Crowdsourcing and Improving Cancer Care

Published Feb-17-15

Innovative app to help cancer survivors better manage the transition from specialty care to primary care.

The Office of the National Coordinator for Health Information Technology and the National Cancer Institute, United States

The Story:

Crowdsourcing and Improving Cancer Care For obvious reasons, we all have a vested interest in healthcare innovations, and one of the many benefits of open innovation is that it has created opportunities for the crowd to contribute. Brilliant ideas can come from anywhere and open innovation healthcare challenges are receiving contributions from members of the public who might not otherwise have had a platform for their novel ideas.

Cancer Care Challenge

The Crowds for Cancer Care Challenge was an open innovation contest that asked developers to create new tools to help cancer survivors better manage their care once they have completed treatment.

With the rise in the aging population in the United States, the number of cancer survivors is also expected to go up. Despite many brilliant advances in cancer treatment, long-term survivors may still experience problems, and these can best be dealt with by coordinated follow-up care. However, the fragmented nature of care sometimes works against patients and indeed may cause them harm.

Challenge Criteria

Among the challenge criteria participants had to address, were:

• Customizing the management of survivor care
• Improving follow-up care needs such as medication tracking and adherence to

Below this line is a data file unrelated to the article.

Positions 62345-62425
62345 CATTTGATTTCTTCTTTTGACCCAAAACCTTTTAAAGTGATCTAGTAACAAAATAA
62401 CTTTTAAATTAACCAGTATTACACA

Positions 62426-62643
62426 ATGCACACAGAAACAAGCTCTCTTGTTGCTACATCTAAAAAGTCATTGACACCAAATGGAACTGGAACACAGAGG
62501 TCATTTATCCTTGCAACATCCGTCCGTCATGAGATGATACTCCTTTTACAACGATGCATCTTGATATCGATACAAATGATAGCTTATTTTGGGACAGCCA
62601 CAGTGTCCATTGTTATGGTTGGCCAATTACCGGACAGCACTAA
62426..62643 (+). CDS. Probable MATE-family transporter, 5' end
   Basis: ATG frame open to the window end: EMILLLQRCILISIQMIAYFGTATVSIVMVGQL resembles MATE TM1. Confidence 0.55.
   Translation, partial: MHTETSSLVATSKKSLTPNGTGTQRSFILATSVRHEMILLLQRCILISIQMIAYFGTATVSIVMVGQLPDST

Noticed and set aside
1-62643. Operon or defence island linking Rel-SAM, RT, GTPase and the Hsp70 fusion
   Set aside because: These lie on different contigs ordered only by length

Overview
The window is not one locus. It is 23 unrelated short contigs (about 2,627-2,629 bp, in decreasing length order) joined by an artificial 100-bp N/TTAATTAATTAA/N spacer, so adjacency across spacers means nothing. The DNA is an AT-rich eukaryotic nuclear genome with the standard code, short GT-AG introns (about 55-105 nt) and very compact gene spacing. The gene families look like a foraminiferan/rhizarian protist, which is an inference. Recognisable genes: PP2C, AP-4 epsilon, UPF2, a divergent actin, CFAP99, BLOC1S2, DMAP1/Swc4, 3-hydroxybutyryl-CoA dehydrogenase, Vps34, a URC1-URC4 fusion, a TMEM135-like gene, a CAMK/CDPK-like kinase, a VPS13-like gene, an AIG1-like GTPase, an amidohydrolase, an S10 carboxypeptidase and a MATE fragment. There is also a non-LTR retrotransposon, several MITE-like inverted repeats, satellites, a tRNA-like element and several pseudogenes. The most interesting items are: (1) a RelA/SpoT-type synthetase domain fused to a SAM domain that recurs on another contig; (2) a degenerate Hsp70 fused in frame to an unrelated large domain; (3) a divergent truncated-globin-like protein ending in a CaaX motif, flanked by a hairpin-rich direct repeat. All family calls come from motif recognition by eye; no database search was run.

medical regimes
• Improving communication across survivor networks

The submissions also had to take into account that individual patient’s care needs will change over time.

The challenge consisted of two phases. The first phase witnessed the selection of three finalists who each received $5,000, feedback and further support to optimize their innovation. They then embarked on a 30-day crowdfunding campaign on MedStartr. Phase II, saw the finalists submit a functioning application.

Winning App

The overall winner was Medable for its ‘Together’ submission, picking up a check for $25,000. This is an iPhone app that provides patients with a secure platform for collaborative care, where they can chat about their care with numerous providers such as their physician, and get their questions answered. The app can also integrate with wearable sensor data such as home blood pressure monitors and store this data as well as other medical records in a secure cloud.

‘Together’ has been designed to make patient-provider communication a lot easier and improve care planning and treatment consultations. It can be used from diagnosis to completion of successful treatment and beyond.

The Genius of Others

To answer challenging healthcare problems, the crowd is fast becoming a valuable partner. People all round the world are being tapped for their smarts and creativity to solve longstanding and emerging health problems, whether it is for the management of diseases, cures or to help crack genetic codes.

Among the numerous success stories are the University of Washington's public facing effort to map the structure of an AIDS-related virus that had vexed academics for more than 15 years. Then there is the contest organised by the National Institute of Neurological Disorders and Stroke that saw the development of a new computer algorithm to detect and help prevent epileptic seizures.

The more success stories that emerge, the more the medical community and pharmaceutical companies will see how they can benefit from the genius of others.

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